Change garage door opener code from standard setting.

Cover garage windows and use blinds and/or curtains for home windows so people cannot see in, especially at night.

Install and maintain highly visible house number on front and rear of home. PRACTICE HOME SECURITY HABITS

Lock your doors and windows at all times. Do not leave windows open unless locked or pinned with maximum window opening of six inches.

Use light timers to make home look occupied when away.

Turn on front light at night to illuminate address number and deter crime.

Eliminate easy opportunities for theft from your yard. Secure grills, bikes, tools and furniture.

Avoid pet doors leading into the garage Trim bushes and trees as to keep the front and side of your home visible from the street or driveway

Install security or “storm doors” on all entrances

Install motion activated flood lighting near entrances.

Children’s Safety
For Kids

1. Call 911 when you need the police, an ambulance, or when there's a fire.

2. Don't open your door to a stranger. If Mom or Dad are home, have them come to the door. If you're home alone, say "Mom/Dad can't come to the door now. Come back later."

3. Don't tell strangers on the phone that Mom or Dad aren't home. Again, just say, "They can't come to the phone."

4. Don't leave doors and windows open or unlocked.

5. Never get close to a car if a stranger asks for help or directions. It is easy for a stranger to pull you into the car. Never hitchhike or take a ride from a stranger.

6. Don't take candy, money, or anything from a stranger.

7. When walking or playing after dark, stay where there are lights.

Talking about Drugs

Talking with your kids about drugs
Preventing drug abuse begins with preventing drug use. Some children as young as in third and fourth grades feel pressured to try drug especially gateway drugs like alcohol, nicotine (tobacco), and marijuana. Research shows that each of these can increase the chance that the use will turn to even more dangerous drugs like crack or other forms of cocaine, and stimulant or depressant pills. The average age of the first use of illicit drugs (including alcohol) is 12 years! Another concern is misuse of over-the-counter or prescription drugs, especially painkillers.

Constructive communication is one of the most effective tools you can use in helping your child avoid drug use. The very act of regular two-way communication shows you care and is the number one preventative practice. Trust your instincts; communicate as soon as you notice anything unusual or suspicious with your child.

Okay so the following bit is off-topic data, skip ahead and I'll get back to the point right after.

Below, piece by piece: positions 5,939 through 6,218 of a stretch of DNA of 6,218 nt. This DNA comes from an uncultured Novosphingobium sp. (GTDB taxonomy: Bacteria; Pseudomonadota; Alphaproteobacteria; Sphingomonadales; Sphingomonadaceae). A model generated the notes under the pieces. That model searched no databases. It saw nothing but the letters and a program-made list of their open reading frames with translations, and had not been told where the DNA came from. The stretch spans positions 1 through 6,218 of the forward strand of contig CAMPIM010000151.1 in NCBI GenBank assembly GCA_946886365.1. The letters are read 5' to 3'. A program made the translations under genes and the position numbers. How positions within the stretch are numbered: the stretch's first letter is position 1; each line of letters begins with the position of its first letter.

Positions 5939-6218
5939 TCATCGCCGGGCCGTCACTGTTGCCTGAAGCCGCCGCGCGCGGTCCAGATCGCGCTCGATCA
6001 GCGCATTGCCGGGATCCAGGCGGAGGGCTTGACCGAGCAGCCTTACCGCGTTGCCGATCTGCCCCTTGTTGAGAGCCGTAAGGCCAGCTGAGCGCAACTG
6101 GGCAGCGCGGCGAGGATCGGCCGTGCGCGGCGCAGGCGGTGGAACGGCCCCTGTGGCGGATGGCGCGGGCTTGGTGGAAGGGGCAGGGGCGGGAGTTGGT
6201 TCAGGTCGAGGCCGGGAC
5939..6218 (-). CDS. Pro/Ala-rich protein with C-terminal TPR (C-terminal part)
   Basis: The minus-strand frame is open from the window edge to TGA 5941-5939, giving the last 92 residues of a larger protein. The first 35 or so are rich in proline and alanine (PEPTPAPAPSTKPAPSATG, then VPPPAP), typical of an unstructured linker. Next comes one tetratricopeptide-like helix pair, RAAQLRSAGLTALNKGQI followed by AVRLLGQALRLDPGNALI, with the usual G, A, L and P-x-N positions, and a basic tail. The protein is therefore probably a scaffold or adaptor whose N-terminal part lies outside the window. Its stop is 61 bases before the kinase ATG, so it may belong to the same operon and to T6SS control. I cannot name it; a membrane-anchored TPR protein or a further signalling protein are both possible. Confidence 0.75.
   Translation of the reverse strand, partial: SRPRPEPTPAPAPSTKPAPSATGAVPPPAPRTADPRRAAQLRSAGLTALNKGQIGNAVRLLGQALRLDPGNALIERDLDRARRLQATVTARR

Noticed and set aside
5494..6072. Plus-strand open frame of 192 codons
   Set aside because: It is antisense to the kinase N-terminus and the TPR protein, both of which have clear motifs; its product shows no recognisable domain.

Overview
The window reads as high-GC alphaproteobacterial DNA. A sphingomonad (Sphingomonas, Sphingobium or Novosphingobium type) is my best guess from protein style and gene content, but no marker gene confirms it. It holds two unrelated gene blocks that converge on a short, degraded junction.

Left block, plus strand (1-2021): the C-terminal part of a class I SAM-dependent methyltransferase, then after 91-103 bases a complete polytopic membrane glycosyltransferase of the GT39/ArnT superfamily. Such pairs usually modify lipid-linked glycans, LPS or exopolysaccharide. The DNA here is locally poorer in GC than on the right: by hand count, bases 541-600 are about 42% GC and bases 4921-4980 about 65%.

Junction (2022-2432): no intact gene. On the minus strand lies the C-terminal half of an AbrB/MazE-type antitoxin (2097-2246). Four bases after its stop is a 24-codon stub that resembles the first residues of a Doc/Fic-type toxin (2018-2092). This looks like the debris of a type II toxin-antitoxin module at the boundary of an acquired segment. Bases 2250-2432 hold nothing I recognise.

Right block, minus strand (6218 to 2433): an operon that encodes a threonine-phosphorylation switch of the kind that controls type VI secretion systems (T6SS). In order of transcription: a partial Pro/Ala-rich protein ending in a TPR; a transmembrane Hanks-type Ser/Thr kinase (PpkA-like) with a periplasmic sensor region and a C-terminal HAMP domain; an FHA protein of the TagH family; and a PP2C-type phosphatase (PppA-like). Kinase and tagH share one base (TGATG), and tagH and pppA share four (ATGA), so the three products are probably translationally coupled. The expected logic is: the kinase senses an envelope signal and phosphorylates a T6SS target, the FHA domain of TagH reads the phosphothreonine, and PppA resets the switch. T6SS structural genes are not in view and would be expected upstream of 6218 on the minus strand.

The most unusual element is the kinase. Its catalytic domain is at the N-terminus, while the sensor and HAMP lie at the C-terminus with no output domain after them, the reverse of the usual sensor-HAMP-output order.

Ways to communicate:

• Through "teachable moments"—In contrast to a formal sit-down lecture, use a variety of situations; television, books, movies, websites, newspapers, and local situations. Emphasize alternative choices that could have resulted in a better outcome.

• Face to face, exchanging information and understanding—Be an active listener and let your child tell you what he or she knows about drugs, what his or her own experiences have been, what fears or concerns already exist.

• Calmly and openly — Discuss the facts about drugs. Don't exaggerate. The facts are chilling in and of themselves. Resources like the Anti‐Drug Site (www.theantidrug.com) have information on drugs and the consequences of using them.

• Reasons rather than restrictions—Challenging current friends might lead to defensive or defiant behavior. Instead, rationally explain why you are concerned.

What to communicate:

• The facts about how drugs harm people—especially young people.

Physical harm —depending on the drug, consequences can include hair loss, tooth decay, rapid aging, impaired coordination, etc.

Social harm—becoming alienated from friends and family, and other social groups like sports teams. Educational harm—impaired memory and attention levels, and reduced motivation.

Financial harm— loss of job, promotion, or life and professional

opportunities in the future; the cost of the drug.

Overall harm— Drug use can make a person lose themselves. What makes someone unique is gone in the face of addiction to drugs.

• The fact that you do not find drug use acceptable. Many children say their parents never stated this simple principle. Don't forget to point out that these drugs are against the law.